Thursday, March 29, 2018


Ninotchka (Ernst Lubitsch, 1937) You don't often get to see a perfect movie—a movie of fine material: a great script, perfectly cast and executed, yet isn't calcified in pre-calculation, that lives and breathes and takes advantage of accidents. Something that feels like life, only written better. A movie that beguiles, while still acknowledging the real world, and that any interruption will just have to wait until "The End"...which comes far too soon. A movie that widens the eyes, expands the mind and tickles the funny bone. That's NinotchkaThree Russian emissaries (Sig Ruman, Felix Bressart, Alexander Granach) are in Paris on official business, hoping to get top dollar for some diamonds confiscated during the Russian Revolution. Out of the discriminating eye of the commissar, they decide to stay at Paris' most opulent hotel--the better to attract the interest of capitalist speculators, comrade. Of course. As luck would have it, it's also the domicile of the Russian Grand Duchess Swana (Ina Claire), in exile, and shy a few diamonds due to the Revolution. When her "kept man," the Count Leon D'Algout (Melvyn Douglas) encounters them, he plies them with the finest life Paris has to offer, stringing them along while the gears of the authorities grind slowly to take back the diamonds before they can be sold.

The delays in retrieving money for the Soviet State puts the Reds on high alert, and a by-the-book-politburo-crat,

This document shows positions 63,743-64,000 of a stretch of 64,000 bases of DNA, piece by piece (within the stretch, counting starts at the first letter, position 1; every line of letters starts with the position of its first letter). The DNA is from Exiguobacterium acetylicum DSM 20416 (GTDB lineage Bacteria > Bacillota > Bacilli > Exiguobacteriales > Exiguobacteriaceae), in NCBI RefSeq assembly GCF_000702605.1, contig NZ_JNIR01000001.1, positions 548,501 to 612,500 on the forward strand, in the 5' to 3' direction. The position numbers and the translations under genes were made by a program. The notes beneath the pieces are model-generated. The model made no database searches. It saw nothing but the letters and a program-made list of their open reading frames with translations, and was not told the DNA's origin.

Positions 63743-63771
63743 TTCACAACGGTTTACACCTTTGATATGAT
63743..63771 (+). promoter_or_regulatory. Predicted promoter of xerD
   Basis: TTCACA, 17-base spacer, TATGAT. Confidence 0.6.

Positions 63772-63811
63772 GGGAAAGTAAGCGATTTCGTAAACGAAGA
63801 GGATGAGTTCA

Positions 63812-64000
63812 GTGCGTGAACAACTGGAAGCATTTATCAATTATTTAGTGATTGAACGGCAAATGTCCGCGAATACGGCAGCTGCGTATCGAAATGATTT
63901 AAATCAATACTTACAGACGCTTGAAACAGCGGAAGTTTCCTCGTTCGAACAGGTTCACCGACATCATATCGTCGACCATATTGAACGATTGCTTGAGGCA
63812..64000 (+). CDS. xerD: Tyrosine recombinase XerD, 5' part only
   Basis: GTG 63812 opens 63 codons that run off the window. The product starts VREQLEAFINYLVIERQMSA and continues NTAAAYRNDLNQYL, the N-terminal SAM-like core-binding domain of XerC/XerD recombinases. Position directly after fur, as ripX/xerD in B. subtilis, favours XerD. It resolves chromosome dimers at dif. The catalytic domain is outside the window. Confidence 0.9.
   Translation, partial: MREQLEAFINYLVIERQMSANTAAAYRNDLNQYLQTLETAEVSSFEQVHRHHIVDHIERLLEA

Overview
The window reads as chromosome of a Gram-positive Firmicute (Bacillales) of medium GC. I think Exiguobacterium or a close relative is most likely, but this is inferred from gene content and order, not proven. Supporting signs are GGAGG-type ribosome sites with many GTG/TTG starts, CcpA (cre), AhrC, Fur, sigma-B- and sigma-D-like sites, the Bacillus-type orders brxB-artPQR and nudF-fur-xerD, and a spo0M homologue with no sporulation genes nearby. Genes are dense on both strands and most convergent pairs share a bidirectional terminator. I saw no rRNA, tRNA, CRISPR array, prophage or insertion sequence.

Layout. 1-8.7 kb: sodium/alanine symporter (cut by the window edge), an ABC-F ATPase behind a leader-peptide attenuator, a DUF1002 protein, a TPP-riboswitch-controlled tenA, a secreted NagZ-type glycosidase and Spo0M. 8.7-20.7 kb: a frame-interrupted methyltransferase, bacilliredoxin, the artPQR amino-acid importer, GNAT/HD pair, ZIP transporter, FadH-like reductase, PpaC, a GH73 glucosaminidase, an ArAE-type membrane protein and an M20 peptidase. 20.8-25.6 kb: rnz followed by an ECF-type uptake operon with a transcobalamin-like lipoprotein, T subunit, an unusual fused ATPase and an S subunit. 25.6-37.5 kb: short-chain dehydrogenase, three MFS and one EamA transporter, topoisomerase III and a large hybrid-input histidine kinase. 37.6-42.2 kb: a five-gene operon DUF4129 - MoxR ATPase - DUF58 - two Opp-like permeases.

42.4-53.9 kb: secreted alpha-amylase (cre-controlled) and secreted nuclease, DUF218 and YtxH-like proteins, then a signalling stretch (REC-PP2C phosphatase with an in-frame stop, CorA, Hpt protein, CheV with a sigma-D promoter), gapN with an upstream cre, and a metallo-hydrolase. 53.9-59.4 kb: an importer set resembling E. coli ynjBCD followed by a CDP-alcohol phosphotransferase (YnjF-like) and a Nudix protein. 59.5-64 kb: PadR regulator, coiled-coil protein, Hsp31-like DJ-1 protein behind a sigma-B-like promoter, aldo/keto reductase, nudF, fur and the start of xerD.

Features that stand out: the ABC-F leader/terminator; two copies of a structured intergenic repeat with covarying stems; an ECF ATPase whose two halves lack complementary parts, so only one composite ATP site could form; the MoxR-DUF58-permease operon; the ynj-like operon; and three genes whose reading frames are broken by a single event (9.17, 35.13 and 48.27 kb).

Nina Ivanova Yakushova (Greta Garbo) is dispatched to investigate. She does not like what she sees.

Her humorless buttinski attitude might put things on the right track, and that's the last thing Count D'Algout wants, but he finds his and Paris' charms are lost on "Ninotchka." She is so gray and humorless, with a suspicious look in her eye and expressionless of face, she is more than ideologically committed to the Socialist state, she is practically Vulcan (emphasis on "practical"). The Count must work overtime to beguile her, and overtime is something this representative of the Worker cannot abide. Like it matters. The Count becomes intrigued with her, and decides to make time on his own time.
Ninotchka is political satire as fairy-tale, complete with the converted princess and the pixieish subservients (all things being equal, comrade, but some are more equal than others—or is that "fairest of them all?"). The conceit is charming, and add the star-power of Greta Garbo as "Ninotchka" and the thing practically fizzes. Garbo has always been a legendary presence, somewhat unapproachable. But her work in this film, with Billy Wilder and Charles Brackett's words and buoyed in its interpretation by "The Lubitsch Touch," is the effervescence that pops the film's cork. Again, the structure of the story helps. Garbo's no-bolshevik attitude at the beginning sets up a magical transformation from mugly ducklink to beautiful swanna-be. That she is funny in both aspects and possessed of a comic timing with the accuracy of a Swiss watch, while still radiating the sex appeal that made her a box-office queen, is a bit of a miracle. It's my prejudice to think that such a lionized star couldn't possibly be such a fine actress. You learn something new every day.

Which is exactly the point.
You might as well enjoy it. One can't help it when the lesson is so delightful.

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